Isn't tax day fun? Hurrah! When we feel the civic pride of taking part in our nation's functionality. I personally love to pay for the following:
* Roads with potholes. BIG potholes.
* Mail that never gets delivered, or gets delivered 2 months late. Especially handknit birthday presents, thank you very much.
* The department of labor. Because nothing's better than losing your job and then listening to someone tell you for 3 hours about helpful interview tips like "don't chew gum." Even though your ex-job had been teaching people interview skills. Love that.
However. There are things to be seriously grateful for:
* The U.S. Highway system, because we spent a lot of time on it this past year, and even though it is riddled with potholes in places (Louisiana, I'm looking at you) it still is quite efficient and the numbering system is the best in the world. No really, it is.
* National parks. Especially ones with hiking trails and wetlands.
* Public libraries. LOVE you!
I've been thinking the last few days about how pretty it is here in Tennessee, and how it feels different from a lot of the other places we've traveled. They were also pretty, but...different somehow, and I think I finally put my finger on it.
This part of the world is very Elemental. There are waterfalls and creeks and rivers flowing all over the place. The air smells so good (except for the skunks, but they're so cute you have to overlook the stench - or try to). There are beautiful green fields with stark gray rocks sticking out of them, which reminds me a lot of Scotland and Ireland (and may be why so many immigrants from those countries settled here). There are a huge variety of trees, which is so refreshing after Georgia. I loved Georgia's cypress trees and live oaks, but everything else was basically planted pine. Here we have (wild) pines, but also magnolias, oaks, maples, and so many types of gorgeous fruit trees. The rocks all have moss growing on them. It feels as if there's so much life here, that if people stopped mowing and cutting and clearing and caring for 2 weeks, nature would somehow take over again.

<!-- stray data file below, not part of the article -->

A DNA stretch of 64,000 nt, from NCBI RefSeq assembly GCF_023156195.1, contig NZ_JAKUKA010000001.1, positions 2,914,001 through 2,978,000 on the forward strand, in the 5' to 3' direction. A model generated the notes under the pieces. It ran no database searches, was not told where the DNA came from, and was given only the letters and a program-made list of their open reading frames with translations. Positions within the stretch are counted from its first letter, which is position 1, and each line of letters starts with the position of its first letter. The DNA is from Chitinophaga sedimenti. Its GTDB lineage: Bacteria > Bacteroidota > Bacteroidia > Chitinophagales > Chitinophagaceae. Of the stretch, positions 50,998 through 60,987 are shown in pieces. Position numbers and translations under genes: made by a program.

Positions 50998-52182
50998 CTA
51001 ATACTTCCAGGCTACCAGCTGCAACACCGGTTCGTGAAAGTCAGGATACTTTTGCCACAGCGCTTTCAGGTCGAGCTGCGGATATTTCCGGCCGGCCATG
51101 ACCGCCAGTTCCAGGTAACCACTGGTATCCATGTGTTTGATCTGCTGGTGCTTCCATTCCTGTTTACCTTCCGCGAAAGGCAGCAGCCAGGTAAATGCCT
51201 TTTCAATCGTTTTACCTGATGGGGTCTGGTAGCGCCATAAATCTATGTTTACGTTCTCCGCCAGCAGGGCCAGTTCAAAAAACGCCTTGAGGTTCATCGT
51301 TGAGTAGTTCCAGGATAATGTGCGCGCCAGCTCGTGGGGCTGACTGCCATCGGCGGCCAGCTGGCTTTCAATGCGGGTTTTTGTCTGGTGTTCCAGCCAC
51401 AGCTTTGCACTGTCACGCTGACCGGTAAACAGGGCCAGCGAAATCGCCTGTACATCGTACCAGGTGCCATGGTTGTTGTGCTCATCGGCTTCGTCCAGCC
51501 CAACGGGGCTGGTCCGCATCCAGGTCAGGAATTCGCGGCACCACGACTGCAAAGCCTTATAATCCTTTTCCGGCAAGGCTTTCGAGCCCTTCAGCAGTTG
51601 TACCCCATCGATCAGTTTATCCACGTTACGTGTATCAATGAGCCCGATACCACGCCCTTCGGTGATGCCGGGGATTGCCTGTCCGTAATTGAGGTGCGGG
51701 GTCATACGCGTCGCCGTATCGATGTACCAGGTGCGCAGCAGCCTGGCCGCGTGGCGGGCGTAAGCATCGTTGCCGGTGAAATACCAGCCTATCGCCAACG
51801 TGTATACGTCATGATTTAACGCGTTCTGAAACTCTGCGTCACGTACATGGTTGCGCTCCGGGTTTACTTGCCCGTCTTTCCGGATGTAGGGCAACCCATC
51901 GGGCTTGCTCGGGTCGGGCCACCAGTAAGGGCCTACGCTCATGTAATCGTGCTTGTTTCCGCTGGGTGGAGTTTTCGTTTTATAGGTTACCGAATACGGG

Of course, it would only take about 27 hours for the kudzu to swallow the entire city of Knoxville.
And somehow, I find that very comforting.